East-West Link – This is a project that we have looked at a recently. We definitely agree that some improvements are needed in the area, just not to the scale proposed. Instead smaller scale improvements should be considered first such as the ones below.
Truck lanes on Neilson Street?
A signalised intersection providing access into Metroport from Neilson Street?
Widening the Neilson Street bridge over the railway line?
Smaller scale interchange improvements at Onehunga?
South-facing motorway ramps that link into the Southeast Arterial?
Do we really need a $600m mini motorway between Onehunga and East Tamaki?
Other Local Road Projects in the ITP – The ITP also contains other local road projects, such as widening Lake Rd on the North Shore. I’m sure that there are plenty of people in the area that would love to see it however in almost all instances I think we should avoid widening unless the new lanes are at least limited to T2/3 initially. This way there are still benefits that can be accrued from the works however not doing so in a way that undermines the bus network by encouraging more people to drive.
Other Local Road Projects outside the ITP - As mentioned earlier, focusing on providing new connections and bypassing town centres is a good strategy compared to just continually widening existing roads. As such I feel that there are a number of road projects not currently on the ITP should be considered instead of some of the overblown widening projects like what is being proposed for Mill Rd. We have highlighted some of these before including a long talked about bridge across the Whau River between the Rosebank Rd and Hepburn Rd which would provide a real alternative to either the Gt North Rd or Te Atatu Rd interchanges.
Or this route in Pakuranga between Hope Farm Ave and La Trobe St which would amongst other things, allow for a logical third main bus route from the east to pierce right through the middle of the wedge of housing in the area while also providing substantial benefits for drivers, cyclists and walkers.
Now you will notice that I haven’t set costs or timeframes for these projects like we have with The Congestion Free Network and that is for two reasons. The first is that we simply don’t know what some of our suggestions for scaling back projects would cost. As for the timeframes, we are happy for these road projects to be prioritised based on need to fit in with the funding available. There are also bound to be some other local road projects that we would potentially support so please don’t consider this an exhaustive list. Ultimately these projects need to go through a robust analysis, something they won’t all pass and as such may be dropped or scaled back further.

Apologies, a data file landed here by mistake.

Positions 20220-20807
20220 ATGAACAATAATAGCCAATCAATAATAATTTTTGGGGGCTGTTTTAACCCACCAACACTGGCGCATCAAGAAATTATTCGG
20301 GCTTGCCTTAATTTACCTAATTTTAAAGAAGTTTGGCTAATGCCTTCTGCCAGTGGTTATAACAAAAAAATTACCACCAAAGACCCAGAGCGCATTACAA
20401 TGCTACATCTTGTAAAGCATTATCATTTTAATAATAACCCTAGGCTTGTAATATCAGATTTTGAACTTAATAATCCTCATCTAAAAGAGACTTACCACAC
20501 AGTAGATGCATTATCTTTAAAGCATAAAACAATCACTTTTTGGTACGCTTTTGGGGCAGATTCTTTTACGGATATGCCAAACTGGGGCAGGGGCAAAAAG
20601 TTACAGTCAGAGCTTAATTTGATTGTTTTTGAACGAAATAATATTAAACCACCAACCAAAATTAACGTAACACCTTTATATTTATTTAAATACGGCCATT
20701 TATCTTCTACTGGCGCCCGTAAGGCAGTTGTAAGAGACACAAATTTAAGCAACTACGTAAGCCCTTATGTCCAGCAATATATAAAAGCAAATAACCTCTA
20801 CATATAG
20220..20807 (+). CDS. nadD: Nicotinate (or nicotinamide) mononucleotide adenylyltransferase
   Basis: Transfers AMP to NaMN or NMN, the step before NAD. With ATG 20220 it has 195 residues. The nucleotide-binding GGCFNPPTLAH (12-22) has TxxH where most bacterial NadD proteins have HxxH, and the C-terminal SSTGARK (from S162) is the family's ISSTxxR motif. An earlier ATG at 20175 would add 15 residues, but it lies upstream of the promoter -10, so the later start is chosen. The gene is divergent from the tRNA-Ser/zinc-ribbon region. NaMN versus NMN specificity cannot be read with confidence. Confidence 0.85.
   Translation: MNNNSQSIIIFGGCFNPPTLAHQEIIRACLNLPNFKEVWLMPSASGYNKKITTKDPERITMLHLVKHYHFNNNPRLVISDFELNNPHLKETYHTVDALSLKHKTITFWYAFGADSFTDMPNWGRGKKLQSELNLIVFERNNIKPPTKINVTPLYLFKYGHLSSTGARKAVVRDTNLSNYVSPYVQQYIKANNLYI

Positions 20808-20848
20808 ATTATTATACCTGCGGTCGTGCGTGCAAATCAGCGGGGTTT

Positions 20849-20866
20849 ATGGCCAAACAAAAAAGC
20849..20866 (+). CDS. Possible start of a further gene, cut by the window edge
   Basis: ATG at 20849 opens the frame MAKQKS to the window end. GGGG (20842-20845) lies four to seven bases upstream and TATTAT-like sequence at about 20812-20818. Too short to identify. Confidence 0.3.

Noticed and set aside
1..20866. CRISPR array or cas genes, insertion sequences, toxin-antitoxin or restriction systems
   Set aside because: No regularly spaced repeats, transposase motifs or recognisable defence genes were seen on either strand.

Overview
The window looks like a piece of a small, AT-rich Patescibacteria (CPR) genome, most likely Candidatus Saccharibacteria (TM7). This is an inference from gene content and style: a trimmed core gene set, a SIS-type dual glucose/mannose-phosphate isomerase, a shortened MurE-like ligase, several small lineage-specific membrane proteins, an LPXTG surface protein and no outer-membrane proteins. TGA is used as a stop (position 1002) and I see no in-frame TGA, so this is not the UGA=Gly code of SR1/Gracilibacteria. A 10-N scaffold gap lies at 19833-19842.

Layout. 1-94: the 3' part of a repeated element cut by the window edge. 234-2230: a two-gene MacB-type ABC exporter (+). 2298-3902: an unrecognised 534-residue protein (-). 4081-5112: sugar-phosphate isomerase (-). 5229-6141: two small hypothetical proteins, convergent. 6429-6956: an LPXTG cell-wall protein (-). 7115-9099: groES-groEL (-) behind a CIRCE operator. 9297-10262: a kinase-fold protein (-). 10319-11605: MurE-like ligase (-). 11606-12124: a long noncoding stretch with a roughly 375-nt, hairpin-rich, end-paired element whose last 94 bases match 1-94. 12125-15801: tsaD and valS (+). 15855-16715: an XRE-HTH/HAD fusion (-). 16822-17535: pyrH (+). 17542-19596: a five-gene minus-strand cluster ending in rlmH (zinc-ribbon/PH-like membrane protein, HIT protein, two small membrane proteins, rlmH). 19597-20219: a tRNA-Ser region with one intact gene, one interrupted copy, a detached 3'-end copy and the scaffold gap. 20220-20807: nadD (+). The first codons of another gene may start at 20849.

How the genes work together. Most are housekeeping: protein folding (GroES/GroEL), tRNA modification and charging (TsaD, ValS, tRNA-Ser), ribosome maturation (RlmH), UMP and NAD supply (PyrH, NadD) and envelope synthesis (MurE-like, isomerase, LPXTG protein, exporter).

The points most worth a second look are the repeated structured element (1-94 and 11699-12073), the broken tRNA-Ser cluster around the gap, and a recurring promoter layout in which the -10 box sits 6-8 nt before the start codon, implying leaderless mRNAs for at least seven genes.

I guess the key point from this post is simply to point out that we are not opposed to roading projects that stack up but that the key is ensuring that the roads we do build are actually what we need.
Yesterday we showed you our vision for the Congestion Free Network – and wow what an excellent response – so today I’m going to talk about the boring stuff like how much it will cost. Before I get into that though, one of our goals in designing the congestion free network has been to keep spending at the same level, or less, than is currently planned. The level of spending has been based off what is contained within the Integrated Transport Programme (ITP) which was also used to inform the debate around alternative funding.
The ITP doesn’t give specific dates for projects but does break down spending by decade. Over the 30 year period of the programme it is expected the city will spend approximately $34 billion on new or improved transport infrastructure, this is broken down as follows:
I have then broken down the funding to match each of the time frames we propose for building the Congestion Free Network, this gives us:
Many of you will also have seen the table below before however I have added some colours to it to show the decade that each of the major projects falls into.
So with the information above as well as a few other studies we can start to put together a picture of how much our Congestion Free Network might cost. Like with the maps yesterday, I’m going to break down the spending by into the groups of 2020, 2025 and 2030.
City Rail Link – The ITP lists this as $2.6 billion but we also know that the figure includes other items such as more electric trains – something also included in EMU line item. The most recent cost figures we have seen suggest that the actual cost is more like $2.2 billion including the extras and even that is likely to come down further, especially after the announcement earlier this week. For this we are going to use the figure of $2.2 billion.
Electrification to Pukekohe – Another project that seems to be over estimated in the ITP (there are quite a few of them). The recent business case suggests that this project will cost $102 million.
Mt Roskill Branch – This one is hard for us to say for certain as it isn’t on any plans and as far as we’re aware, not study has yet been done. The project does have a number of things in its favour however. The primary one is that the corridor is already designated and Kiwirail already own much of the land. Further as part of the motorway works in recent years the NZTA has already built many of the bridges with spans ready for the rail line to be placed under them. Perhaps the best example for us to use for estimating the cost is the new spur to Manukau. That was in a similar position as much of the work was done along with the associated motorway construction. It ended up costing approximately $50 million to do around 1.5km of track and a station in a trench. A spur from Avondale to Dominion Rd would be approximately 3.6km in length but wouldn’t need a trenched station. Accounting also for grade separation of New North Rd, we think that a total cost of ~$150 million would be about right.